Comfort In Joy

Comfort In Joy - BeMo Journal

The holidays can be complicated for various reasons. One of the realizations that hit me this year is the complex relationship with Joy.

As I speak with so many about their BeMo experiences and what they are working through, a mistrust of joyful moments, a sense of having to earn joy, or an underlying theme of not deserving joy is evident in so many struggles, especially this time of year.

Regardless of your religious beliefs or chosen celebrations, the end of the year can feel like a slow-motion firework popping off with all the anticipation of whether it will be worth it. Ya, exactly… worth it.

In this post, I discussed regression during this time of year and how you can ride the wave of childlike wonders with purpose. Regression isn’t always a bad thing. The holidays trigger almost everyone – sending us back to “remember when” instantly. Your memories may be warm and fond; they may seem dark with longing to forget. Either way, the struggle often feels like the good is gone, and the bad is always lurking. This is a regressive journey.

At the core of these emotions is a fear of having the same experiences of the past. Our regressive reactions mean we start to simultaneously build high hopes for joyful expectations around the wonders of the season and build walls against feeling present with the positive.

The new year brings many of us into always/never speak and black-and-white thinking. We start talking to ourselves with words like, “I never get my resolutions done.” “I always miss something.” “I never read enough books.” “I always fail to get it all done.” “I never did X, Y, and Z. Now it is all over!” The detriment is painful even if, on the surface, we believe we’re joking about it.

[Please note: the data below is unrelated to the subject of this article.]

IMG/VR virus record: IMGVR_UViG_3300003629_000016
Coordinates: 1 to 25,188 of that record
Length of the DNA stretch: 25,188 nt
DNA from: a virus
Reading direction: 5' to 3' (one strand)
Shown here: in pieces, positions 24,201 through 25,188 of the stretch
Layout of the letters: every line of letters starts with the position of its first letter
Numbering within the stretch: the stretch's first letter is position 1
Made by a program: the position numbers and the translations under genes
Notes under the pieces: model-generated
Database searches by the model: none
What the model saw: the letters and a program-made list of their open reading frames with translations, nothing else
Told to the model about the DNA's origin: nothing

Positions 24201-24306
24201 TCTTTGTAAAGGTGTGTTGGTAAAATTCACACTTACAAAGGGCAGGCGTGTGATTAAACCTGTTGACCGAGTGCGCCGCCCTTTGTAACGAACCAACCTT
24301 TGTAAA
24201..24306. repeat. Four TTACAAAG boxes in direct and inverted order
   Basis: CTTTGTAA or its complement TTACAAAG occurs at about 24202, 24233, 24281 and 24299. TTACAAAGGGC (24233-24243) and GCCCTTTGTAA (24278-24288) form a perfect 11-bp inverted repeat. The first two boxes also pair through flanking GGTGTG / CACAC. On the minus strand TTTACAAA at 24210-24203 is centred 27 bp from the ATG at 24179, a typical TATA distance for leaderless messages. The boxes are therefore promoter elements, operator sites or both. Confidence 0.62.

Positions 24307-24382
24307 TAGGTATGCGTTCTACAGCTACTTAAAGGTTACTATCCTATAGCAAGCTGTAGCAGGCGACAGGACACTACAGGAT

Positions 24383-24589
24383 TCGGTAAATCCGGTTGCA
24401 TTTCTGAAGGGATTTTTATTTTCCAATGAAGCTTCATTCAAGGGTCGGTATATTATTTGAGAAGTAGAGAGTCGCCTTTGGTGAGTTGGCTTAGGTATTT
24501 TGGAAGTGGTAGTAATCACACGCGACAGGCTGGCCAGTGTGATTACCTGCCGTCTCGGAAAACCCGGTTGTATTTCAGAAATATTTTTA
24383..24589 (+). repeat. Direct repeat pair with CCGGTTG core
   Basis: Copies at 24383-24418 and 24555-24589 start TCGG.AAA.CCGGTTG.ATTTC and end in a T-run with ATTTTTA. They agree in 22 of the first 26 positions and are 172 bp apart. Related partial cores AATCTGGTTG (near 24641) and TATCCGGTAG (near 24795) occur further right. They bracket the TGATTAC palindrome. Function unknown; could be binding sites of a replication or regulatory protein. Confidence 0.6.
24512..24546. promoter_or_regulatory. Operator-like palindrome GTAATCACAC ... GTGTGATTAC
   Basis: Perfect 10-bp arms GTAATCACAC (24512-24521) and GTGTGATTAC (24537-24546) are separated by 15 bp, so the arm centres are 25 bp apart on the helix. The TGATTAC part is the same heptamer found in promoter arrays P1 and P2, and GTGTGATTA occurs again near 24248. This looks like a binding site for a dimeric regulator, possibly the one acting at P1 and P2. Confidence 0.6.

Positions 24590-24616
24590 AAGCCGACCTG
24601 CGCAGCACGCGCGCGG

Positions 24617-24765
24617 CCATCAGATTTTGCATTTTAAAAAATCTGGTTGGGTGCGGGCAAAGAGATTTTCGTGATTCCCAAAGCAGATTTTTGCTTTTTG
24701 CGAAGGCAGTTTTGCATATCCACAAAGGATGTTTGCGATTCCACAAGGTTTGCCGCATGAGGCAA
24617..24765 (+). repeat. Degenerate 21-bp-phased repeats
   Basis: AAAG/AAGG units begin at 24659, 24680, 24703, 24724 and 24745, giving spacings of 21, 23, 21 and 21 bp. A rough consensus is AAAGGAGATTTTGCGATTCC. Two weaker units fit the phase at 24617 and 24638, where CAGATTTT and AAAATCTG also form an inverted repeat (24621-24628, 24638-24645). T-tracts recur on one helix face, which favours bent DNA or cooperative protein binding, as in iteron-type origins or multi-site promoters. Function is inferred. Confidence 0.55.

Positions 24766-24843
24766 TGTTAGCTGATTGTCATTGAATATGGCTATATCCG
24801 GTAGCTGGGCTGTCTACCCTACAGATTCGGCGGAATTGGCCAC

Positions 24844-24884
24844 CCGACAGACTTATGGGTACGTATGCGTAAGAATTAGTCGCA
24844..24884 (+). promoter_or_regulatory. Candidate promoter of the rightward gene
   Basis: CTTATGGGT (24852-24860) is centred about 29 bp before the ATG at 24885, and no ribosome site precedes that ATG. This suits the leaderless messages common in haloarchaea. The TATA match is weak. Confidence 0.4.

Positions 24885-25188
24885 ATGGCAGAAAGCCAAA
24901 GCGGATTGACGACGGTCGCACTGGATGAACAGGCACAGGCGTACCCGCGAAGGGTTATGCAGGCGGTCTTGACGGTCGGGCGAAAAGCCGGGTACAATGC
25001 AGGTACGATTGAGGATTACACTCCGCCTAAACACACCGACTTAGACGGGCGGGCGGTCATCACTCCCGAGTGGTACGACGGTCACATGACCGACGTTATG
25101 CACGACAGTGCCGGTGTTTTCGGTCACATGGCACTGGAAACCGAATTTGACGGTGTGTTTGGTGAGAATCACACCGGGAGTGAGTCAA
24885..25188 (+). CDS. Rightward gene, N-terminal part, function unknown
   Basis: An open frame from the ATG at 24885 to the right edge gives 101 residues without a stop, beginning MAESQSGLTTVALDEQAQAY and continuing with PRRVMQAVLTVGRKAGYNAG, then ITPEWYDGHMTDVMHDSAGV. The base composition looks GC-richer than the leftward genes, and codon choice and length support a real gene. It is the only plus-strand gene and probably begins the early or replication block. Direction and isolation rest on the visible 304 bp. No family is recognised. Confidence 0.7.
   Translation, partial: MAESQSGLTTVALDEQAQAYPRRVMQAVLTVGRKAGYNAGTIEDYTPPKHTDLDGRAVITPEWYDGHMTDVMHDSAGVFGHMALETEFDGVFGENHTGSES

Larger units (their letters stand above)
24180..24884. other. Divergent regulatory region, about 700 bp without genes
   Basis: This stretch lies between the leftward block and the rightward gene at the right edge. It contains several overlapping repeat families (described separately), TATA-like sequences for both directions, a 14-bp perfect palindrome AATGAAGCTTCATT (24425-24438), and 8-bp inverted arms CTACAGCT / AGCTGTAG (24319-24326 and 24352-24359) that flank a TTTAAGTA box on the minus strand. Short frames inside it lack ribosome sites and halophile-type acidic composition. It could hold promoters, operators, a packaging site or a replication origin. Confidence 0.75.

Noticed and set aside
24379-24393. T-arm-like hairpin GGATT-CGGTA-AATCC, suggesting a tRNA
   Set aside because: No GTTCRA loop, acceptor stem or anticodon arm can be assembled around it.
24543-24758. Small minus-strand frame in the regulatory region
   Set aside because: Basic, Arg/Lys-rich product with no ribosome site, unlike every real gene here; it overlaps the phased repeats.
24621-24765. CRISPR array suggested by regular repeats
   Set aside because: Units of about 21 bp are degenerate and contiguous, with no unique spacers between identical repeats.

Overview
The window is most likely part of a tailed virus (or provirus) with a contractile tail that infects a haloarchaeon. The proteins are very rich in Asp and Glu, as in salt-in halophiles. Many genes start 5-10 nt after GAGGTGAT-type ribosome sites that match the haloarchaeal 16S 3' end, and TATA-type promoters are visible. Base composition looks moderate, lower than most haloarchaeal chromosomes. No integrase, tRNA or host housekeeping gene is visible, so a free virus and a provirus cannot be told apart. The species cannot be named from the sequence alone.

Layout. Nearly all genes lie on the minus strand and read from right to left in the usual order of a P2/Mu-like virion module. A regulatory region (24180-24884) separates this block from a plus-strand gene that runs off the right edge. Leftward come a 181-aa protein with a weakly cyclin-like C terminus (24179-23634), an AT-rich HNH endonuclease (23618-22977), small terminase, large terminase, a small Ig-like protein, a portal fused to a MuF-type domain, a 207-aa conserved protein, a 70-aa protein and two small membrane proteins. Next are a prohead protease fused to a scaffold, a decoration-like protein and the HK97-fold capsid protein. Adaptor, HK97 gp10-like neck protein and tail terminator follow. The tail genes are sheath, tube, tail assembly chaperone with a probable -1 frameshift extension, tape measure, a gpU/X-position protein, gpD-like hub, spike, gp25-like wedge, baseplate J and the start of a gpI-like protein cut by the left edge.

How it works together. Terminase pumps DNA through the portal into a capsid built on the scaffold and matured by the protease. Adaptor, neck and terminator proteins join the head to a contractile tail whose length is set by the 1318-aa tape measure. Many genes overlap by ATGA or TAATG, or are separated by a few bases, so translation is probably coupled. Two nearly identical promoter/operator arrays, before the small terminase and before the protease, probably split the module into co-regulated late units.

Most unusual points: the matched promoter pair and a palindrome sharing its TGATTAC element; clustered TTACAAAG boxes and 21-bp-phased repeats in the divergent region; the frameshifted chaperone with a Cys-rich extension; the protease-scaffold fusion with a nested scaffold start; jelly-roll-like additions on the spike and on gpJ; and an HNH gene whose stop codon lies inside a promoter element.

Even with a life that has been a blessing of security and great memories, the passing years bring up a sense of fleeting, ending time. This is simply the human condition. We start to speak in terms of, “Another year gone…” and before we know it, “The [holidays/years] are gone, and I feel like I completely missed them.” Hanukkah has barely started. Christmas is still on the way. Kwanza has yet to arrive. The year certainly isn’t over. Yet, so many of us start speaking with finality.

The year-long FOMO in reverse is the same as what many of us experience each week when we sit there on Thursday morning, saying to ourselves, “The week is already over…” Emotionally? Seems like it. Literally? No. It isn’t.

Thinking like this creates burnout - leaving us feeling like a shell of our former selves. If you expect to be “done” while also gaslighting yourself that “it’s the end,” you’re stressing yourself out to the nth degree! You have put so much time into your life. Now it is time to put life into how you view passing time! 

This is where the relationship with Joy comes in.

Why We Lose Joy

Similar to our discussion of turning threats into pets, we struggle to feel comfortable in joy due to our human sense of survival.